Our 1935 black Oldsmobile and heavily-loaded trailer drew hostile looks as we drove into Bakersfield and stopped at a shady park to check the tires. When Mother, Daddy, we two girls and our young brother, Skippy, got out, two work-hardened men in ranch straw hats and short-sleeved cotton shirts stood staring suspiciously at our California license plates.
"Had those plates on long?" the shorter man challenged Daddy.
"Guess you'd say so," Daddy answered pleasantly.
Mother's hands were settling on her hips, a sure sign her indignation would be expressed verbally at the first sign of an insult from the men.
The taller man took a step toward Daddy. "Hope you're not looking for farm work in Bakersfield 'cause there isn't any."
Deliberately the man spat on the curb. "Every damn fool in Texas, Missouri, Arkansas and Oklahoma is either here or on Route 66 trying to get here in some beat-up jalopy. Not enough cotton or potatoes in all of Kern County to keep half of them busy."
"No," Daddy said evenly. "Not looking for work. Just looking to head out of here in a few minutes."
While Daddy circled our car and trailer, Mother glared at the men, snapped open her white envelope purse and drew out a bottle of Coty's Emeraude, dabbing a drop behind each ear.
"It's so much hotter here than in Lynwood," she said loftily. "I don't know how people can stand it."
Turning her back on the Bakersfield men she added, "Come on, children, let's get back in the car. And don't step in that filth on the sidewalk."
As Daddy pulled away from the curb, Mother fanned herself with her purse. "Imagine, Bruce, you, a civil engineer looking for farm work. I'd like to have given those Bakersfield men a piece of my mind, and I would have too if your work weren't so secret. They treated us as if we were Dust Bowl migrants!"
In California in 1935 twenty percent of the country's labor force was unemployed, and hobos regularly knocked on back doors for handouts. To survive in the Great Depression, our father had taken a job with an oil exploration party in the San Joaquin Valley. Our family packed up and left southern California to join him.
Between 1900 and 1936 California led the nation in petroleum production. Oil companies, certain that great reserves of oil still lay hidden, sent exploration crews, called doodlebug parties, throughout California to find new fields. The intense competition among oil companies mandated secrecy concerning doodlebug party movements. By setting explosives off in a series of holes, doodlebuggers would measure the echoes and make a seismic record that might indicate the presence of oil.
Our new life was scary because we girls, Nancy, age 10 and Sunny, 12, had been allowed to make the decision whether to follow our father or remain in comfortably familiar Lynwood, just south of Los Angeles. Still, we knew that our father felt fortunate to be holding a job, even one that worked a hardship on his wife and children.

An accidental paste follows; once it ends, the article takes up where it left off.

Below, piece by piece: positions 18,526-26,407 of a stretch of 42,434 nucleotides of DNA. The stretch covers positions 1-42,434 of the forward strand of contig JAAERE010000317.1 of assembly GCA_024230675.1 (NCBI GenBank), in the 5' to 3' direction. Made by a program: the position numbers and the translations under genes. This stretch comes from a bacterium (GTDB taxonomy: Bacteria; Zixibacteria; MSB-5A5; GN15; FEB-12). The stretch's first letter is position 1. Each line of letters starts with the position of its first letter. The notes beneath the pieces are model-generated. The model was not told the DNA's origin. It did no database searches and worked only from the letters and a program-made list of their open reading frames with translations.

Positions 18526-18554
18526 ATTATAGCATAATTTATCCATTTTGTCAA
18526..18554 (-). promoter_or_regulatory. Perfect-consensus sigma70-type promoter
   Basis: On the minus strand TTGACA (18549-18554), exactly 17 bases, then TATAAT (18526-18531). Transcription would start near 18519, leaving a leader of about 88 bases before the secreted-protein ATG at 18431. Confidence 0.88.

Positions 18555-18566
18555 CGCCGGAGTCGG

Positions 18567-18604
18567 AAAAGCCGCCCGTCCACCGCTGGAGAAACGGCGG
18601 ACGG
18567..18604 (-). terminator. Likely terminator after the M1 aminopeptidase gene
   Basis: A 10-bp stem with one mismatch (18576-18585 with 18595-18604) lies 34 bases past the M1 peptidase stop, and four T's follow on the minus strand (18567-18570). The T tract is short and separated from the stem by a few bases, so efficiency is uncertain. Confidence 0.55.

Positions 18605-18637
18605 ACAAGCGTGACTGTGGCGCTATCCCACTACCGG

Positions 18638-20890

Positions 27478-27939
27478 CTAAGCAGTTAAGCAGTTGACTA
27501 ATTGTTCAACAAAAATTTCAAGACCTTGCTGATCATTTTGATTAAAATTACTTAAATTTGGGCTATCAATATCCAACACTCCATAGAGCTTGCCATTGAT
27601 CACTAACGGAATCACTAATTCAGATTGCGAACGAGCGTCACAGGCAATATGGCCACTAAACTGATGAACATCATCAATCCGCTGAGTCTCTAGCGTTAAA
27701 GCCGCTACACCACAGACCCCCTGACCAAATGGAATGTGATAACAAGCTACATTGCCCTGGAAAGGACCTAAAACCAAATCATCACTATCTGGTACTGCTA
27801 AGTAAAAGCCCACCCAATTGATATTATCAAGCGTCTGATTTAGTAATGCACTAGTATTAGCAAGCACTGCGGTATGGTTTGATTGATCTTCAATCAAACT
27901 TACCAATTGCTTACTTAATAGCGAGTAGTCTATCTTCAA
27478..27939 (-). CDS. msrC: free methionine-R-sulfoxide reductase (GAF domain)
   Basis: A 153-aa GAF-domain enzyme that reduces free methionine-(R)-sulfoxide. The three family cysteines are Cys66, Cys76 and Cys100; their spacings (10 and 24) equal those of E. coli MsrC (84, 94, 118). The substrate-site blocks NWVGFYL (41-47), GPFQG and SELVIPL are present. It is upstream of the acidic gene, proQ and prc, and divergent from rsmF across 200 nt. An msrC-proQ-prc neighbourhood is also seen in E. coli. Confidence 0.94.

We left our home in Southern California and headed north over the Ridge Route, towing our possessions behind our car in a small canvas-covered trailer. Even though the security of our family unit buffered us against hardships, we girls were apprehensive. Still, we were excited about the new life that was unfolding.
DOODLEBUG DAYS takes place in a California with a population of only six million. The Valley towns in which we lived were small and agricultural with tight-knit established families. For the employed, life was less complicated than it is today. Radios, not televisions, were prominently enshrined in each living room. In the small towns up and down the Valley, people pulled their kitchen chairs close to their radio to listen to President Roosevelt's fireside chats as he discussed solutions to the problems that marked the era.
We children dealt with the more pressing matter of always being the new kids in school. We played Hearts or Monopoly, read the Oz books and kept a jigsaw puzzle on the coffee table alongside the National Geographic. Our family, talked and talked as we sipped giant glasses of iced tea, and the ordinarily socially taboo subjects of religion and politics were favorite topics--along with the meaning of life. We children were never left out. We had our say then sat on our front porches and watched shooting stars while our father pointed out the Big Dipper and the North Star.
One suitcase apiece held our clothes and treasured keepsakes. One pair of brown oxfords, half-soled until we outgrew them, did for all occasions. If a trip to the Fred Astaire, Ginger Rogers movie, Top Hat, was suggested, the whole family poured loose change onto the dining room table and counted it to see if it was enough.
Rose water and glycerin soothed chapped hands, and mustard plasters treated chest colds. Doctors made house calls, and most men could fix the family car on a Sunday afternoon. Migrant workers, who earned 15 cents an hour picking potatoes or 50 cents for 100 pounds of cotton, could buy a meal of soup and bread for a nickel. For the more fortunate, Sunday dinner was a well-done rump roast, mashed potatoes and gravy, pineapple and cottage cheese salad, and glasses of whole milk followed by Jell-O and whipped cream.